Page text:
Robotics Club set to hold FIRST Tech Challenge robotics competition

OSU’s Robotics Club will be hosting a FIRST Tech Challenge robotics competition on Jan. 27 and 28.

Event provides opportunities for young students to get involved with STEM.

On Jan. 27 and 28, the Oregon State University Robotics Club will be hosting the FIRST Tech Challenge non-league qualifying tournament in the Kelley Engineering Center. According to the Oregon Robotics Tournament & Outreach Program website, each team will design, implement and program a robot to compete in well-defined challenges and cooperate with other teams’ robots.

FIRST is a nationally known organization that is focused on youth involvement with robotics, according to Jorian Bruslind, the Robotics Club president.

“FIRST is basically a youth robotics program they have set up in high schools, middle schools and elementary schools where it gradually steps them up to more complex versions of robotics until they get to college,” Bruslind said.

According to Bruslind, the OSU Robotics Club is incredibly supportive of younger students who are interested in becoming involved with robotics. The club has hosted FTC challenges in the past in order to boost that involvement.

“The club has always been a big proponent and big supporter of that because we’re about robotics; that’s kind of our thing,” Bruslind said. “We always want to help support people in the community with robotics education and STEM education.”

Nineteen teams will be competing in the FTC challenge on Saturday, and 18 teams will be competing on Sunday, according to Robotics Club member Jessica Fang. Each team will be paired with a mentor.

“Each team is composed of three to 15 members and two or more coaches,” Fang said.

According to Brusland, she did not have the opportunity to participate in FTC camps and challenges because they were not offered when she was growing up.

“These are always great opportunities for kids to get involved in STEM education and STEM fields,” Bruslind said. “When I look at this I see this as a great opportunity for kids to be involved and see that they could do all these great things with robotics.”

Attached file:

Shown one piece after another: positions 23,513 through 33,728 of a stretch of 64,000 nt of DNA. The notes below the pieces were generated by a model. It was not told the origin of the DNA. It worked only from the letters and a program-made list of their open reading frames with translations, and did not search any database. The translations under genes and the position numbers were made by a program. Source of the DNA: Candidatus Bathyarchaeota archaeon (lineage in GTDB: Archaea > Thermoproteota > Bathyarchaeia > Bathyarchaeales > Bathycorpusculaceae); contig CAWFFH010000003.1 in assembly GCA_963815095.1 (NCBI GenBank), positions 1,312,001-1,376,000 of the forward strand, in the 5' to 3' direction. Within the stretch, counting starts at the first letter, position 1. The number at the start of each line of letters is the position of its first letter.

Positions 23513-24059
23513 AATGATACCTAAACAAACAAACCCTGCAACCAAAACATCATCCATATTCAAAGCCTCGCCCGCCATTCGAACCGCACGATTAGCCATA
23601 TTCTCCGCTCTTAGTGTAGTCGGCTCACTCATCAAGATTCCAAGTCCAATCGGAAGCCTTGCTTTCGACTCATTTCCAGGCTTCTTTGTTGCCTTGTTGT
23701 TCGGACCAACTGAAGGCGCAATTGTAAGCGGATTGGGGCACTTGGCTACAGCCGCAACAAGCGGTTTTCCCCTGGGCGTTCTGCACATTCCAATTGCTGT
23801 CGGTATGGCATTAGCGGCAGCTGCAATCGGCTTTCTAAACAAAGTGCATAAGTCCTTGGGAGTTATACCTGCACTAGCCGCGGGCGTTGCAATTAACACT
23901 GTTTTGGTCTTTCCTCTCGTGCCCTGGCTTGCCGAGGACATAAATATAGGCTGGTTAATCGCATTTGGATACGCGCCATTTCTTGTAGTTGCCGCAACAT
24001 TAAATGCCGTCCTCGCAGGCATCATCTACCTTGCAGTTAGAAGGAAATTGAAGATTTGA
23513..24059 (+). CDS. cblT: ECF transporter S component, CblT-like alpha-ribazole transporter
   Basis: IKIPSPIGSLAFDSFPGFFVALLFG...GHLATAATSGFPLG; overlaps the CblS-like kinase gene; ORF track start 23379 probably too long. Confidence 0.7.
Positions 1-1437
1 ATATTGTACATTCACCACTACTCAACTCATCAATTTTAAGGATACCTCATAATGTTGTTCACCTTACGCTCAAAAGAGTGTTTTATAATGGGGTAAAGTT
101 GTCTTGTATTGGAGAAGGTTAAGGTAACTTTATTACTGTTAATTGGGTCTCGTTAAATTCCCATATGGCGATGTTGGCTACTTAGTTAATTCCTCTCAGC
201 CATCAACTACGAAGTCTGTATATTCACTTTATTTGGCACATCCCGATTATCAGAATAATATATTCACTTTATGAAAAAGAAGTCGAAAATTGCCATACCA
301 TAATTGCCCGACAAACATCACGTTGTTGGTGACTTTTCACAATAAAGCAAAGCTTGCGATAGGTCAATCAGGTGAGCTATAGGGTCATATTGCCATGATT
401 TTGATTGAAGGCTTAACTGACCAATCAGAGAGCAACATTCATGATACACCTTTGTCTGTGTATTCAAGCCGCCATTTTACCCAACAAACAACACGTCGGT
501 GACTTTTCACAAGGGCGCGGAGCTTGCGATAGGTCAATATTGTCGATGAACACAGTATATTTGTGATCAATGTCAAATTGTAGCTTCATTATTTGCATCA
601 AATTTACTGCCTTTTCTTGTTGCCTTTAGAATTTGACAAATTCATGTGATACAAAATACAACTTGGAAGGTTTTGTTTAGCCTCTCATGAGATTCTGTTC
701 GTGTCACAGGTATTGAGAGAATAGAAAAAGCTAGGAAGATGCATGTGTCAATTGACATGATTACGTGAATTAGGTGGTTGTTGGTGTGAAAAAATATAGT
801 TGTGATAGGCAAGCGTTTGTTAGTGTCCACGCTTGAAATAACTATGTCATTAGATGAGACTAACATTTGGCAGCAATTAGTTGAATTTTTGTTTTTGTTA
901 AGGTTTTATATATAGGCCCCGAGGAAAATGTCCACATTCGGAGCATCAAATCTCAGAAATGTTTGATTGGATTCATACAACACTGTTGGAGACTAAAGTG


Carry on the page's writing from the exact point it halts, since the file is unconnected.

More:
Club members additionally receive the chance to observe the preparatory work that goes into FTC events, according to Fang.

“I was in their positions, I was introduced to a lot of STEM in a fun and thrilling environment where robots were the best educators and networkers,” Fang said. “I am here today at Oregon State University, majoring in engineering, because I did FTC in high school. I can look back at those years with a smile on my face, chuckle and be mesmerized that there are many more teams creating robots. FTC was a major part of my life and the opportunities it gave me; I would like to give back to all the teams who come to our tournaments.”

According to club member Trinity Diec, volunteering at the event is also a fun experience for robotics club members that are no longer in middle school or high school.

“I do enjoy being part of this event, I participated in robotics in high school and volunteering in these events gives me an opportunity to not only help the organization that I enjoyed being a part of, but also, you can learn so much from watching other robotics groups, regardless of their level,” Diec said in an email. “All in all, robotics is a great opportunity to learn and meet people, regardless of age and level.”

Providing children the space to learn about robotics can potentially spark genuine curiosity in them, according to Bruslind.

“Nowadays I really love robotics, but back then I had no idea about it,” Bruslind said. “So if I had these kinds of opportunities, I kind of see it as, ‘I wish I had that when I was a kid.’”

According to Diec, the future of robotics challenges for younger individuals looks quite positive.

“I think FTC and youth STEM will continue on the trend it is currently on (expanding) and the future competitions will be bigger and better,” Diec said via email.

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